​           Carbs Usage (grams) = Calories Burned During Run / 4
This formula assumes that carbohydrates provide 4 calories per gram.

Post-Run Refueling Strategy:
Now that you have an idea of your glycogen storage and carbohydrate usage during a run, the next step is to plan your post-run refueling. The goal is to replenish glycogen stores and promote recovery. Experts recommend consuming a mix of carbohydrates and proteins within 30 minutes to an hour after finishing your run. A common guideline is to aim for a carbohydrate-to-protein ratio of 3:1 or 4:1.

Real-Life Example:
Let's walk through an example. Suppose you have calculated that your glycogen storage capacity is 200 grams, and you burned approximately 400 grams of carbohydrates during a 4-mile run. Your refueling target would be around 100-133 grams of carbohydrates (using a 3:1 or 4:1 ratio). This replenishment helps kickstart the recovery process.

Adjusting for Individual Factors:
Consider this: the calculations we just talked about are like road signs guiding you, but your body is the driver on this journey. Everyone's body is different, influenced by things like age, how fast your metabolism works, and how much training you've done. Imagine it's like having a unique map for each person.
Remember, these numbers are general advice. Your body might have its own preferences. So, it's crucial to pay attention to how you're feeling and performing. Think of it as your body giving you signals – like a friend saying if they're tired or full. If you feel like you need more fuel after a run, trust your instincts and adjust accordingly. Your body is your best guide on this road to better running and health.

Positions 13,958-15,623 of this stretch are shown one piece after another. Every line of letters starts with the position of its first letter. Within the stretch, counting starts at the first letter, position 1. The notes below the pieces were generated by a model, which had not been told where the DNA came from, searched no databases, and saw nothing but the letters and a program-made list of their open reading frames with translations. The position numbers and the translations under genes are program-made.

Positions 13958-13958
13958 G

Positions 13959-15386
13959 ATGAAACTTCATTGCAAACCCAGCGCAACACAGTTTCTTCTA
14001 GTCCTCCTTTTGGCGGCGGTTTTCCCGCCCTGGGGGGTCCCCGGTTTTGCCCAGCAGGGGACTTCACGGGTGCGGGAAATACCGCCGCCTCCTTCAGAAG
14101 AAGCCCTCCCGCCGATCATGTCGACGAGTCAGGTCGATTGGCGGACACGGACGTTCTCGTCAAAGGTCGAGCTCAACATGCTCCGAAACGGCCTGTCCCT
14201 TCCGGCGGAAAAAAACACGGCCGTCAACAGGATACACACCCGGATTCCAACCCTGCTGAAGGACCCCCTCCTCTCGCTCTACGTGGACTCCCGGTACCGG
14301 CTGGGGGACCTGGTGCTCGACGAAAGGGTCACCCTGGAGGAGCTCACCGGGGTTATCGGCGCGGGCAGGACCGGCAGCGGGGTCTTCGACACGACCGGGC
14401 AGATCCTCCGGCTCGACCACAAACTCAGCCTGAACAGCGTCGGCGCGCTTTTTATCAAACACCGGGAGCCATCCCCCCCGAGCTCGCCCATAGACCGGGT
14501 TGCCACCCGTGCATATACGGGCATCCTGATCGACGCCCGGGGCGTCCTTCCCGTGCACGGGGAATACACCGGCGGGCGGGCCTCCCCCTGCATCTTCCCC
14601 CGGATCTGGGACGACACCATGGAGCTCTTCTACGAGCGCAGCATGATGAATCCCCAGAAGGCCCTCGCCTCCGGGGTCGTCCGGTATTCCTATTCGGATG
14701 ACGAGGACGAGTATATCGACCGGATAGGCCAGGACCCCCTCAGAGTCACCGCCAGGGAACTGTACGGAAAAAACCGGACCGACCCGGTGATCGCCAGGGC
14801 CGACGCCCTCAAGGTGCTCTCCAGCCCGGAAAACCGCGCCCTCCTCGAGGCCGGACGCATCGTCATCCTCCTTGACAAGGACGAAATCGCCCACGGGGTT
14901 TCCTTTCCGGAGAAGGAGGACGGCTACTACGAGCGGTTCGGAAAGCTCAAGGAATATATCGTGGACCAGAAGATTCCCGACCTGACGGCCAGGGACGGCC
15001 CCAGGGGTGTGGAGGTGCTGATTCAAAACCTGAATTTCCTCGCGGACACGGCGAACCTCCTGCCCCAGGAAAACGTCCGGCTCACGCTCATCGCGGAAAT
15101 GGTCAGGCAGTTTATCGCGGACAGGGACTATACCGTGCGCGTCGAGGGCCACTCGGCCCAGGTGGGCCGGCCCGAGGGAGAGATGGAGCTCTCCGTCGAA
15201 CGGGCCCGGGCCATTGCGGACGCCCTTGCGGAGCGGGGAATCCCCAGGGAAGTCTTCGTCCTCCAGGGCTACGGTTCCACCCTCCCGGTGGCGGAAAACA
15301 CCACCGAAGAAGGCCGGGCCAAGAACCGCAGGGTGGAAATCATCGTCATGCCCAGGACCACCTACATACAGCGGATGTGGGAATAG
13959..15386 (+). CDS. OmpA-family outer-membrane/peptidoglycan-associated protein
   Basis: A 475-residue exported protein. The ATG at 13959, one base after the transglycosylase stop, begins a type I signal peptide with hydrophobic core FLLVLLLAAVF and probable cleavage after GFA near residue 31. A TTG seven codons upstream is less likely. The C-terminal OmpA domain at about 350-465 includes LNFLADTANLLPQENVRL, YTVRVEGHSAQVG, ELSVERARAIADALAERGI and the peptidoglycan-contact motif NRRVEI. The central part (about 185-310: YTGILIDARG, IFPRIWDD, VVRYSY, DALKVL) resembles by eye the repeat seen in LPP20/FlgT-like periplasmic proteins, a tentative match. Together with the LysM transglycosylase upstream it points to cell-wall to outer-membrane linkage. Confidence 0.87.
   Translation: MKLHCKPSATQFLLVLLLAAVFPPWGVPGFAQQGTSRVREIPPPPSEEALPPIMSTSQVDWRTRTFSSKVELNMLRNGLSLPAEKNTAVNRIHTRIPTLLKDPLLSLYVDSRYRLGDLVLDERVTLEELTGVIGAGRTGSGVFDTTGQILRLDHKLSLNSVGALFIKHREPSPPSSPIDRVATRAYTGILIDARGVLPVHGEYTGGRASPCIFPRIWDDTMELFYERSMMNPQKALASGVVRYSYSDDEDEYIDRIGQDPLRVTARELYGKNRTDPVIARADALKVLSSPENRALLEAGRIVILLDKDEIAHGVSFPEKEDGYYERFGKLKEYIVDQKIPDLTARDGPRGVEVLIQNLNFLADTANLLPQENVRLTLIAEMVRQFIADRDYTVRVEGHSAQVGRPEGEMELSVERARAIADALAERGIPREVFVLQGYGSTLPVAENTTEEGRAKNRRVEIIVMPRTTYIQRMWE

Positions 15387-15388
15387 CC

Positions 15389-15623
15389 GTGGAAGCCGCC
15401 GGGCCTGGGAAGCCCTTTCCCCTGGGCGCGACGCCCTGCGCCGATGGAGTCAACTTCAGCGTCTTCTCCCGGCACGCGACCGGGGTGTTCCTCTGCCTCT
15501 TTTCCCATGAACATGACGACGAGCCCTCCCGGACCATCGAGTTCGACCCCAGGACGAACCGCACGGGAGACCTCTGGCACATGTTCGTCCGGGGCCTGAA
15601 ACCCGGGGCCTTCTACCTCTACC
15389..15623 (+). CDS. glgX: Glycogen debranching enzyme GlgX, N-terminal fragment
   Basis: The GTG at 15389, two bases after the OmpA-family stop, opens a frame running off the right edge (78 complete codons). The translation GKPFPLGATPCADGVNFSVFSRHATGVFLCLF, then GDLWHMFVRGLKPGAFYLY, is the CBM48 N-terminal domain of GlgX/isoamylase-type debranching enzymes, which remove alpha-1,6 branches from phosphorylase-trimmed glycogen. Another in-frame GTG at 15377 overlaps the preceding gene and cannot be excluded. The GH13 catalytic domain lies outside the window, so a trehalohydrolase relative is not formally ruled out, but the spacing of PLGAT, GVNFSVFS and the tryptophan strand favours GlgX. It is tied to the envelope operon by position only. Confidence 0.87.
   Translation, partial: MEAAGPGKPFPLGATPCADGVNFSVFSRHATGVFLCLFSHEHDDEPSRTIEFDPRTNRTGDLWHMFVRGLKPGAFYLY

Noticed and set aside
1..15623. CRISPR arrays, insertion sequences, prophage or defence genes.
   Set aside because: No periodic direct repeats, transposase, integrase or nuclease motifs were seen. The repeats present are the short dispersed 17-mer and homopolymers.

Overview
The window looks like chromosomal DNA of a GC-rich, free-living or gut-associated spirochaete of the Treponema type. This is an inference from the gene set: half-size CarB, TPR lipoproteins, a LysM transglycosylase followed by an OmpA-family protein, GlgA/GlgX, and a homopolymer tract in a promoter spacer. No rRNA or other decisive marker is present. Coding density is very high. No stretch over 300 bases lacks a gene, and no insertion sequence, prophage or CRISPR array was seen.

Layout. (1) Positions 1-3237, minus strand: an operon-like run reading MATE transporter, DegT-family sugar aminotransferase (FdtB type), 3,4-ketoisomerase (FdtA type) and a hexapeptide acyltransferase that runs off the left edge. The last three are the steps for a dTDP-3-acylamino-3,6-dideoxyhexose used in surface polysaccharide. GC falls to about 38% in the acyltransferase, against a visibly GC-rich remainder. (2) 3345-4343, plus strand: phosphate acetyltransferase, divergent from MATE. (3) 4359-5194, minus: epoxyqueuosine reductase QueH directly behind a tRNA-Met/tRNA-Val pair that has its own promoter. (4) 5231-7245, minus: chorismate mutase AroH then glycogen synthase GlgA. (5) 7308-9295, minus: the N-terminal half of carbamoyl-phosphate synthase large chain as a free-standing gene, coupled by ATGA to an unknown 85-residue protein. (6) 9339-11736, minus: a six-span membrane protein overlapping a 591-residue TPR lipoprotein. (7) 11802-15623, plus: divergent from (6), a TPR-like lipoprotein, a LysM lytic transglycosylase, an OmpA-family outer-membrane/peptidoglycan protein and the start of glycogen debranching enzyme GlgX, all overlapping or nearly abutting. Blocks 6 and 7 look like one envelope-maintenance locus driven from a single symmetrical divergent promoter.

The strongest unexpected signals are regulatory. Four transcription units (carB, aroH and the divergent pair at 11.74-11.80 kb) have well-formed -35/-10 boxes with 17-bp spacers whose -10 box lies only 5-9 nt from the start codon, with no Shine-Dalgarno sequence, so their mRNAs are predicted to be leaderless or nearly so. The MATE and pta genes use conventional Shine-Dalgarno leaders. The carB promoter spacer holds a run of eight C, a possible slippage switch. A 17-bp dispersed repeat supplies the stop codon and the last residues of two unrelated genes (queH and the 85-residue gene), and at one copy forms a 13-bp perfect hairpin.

Experiment and Fine-Tune:
Think of running like a unique adventure, and your food choices are the sidekicks on this journey. Try different snacks after your run, like a detective testing clues. Notice how your body reacts – does it feel happy, energetic, or maybe a bit sluggish? Just like a radio station, tune in to your energy levels, recovery time, and how you're feeling overall.
It's like being a chef in your kitchen, adjusting the recipe until it tastes just right. Maybe you need a bit more of this or less of that. Your body is giving you feedback, like a friend saying if they liked the meal. So, tweak your refueling plan until it fits your body's taste. Running is your story, and finding the perfect snack is like discovering the secret ingredient that makes your journey even more amazing.

Conclusion
Understanding how to calculate your glycogen storage and carbohydrate usage arms you with valuable insights for optimizing your post-run nutrition. By taking a thoughtful approach to refueling, you can enhance your performance, reduce the risk of fatigue, and ensure that your body is ready for the next stride. Remember, each run is a step toward better understanding your body and fine-tuning your approach to fueling this incredible machine.

Happy running!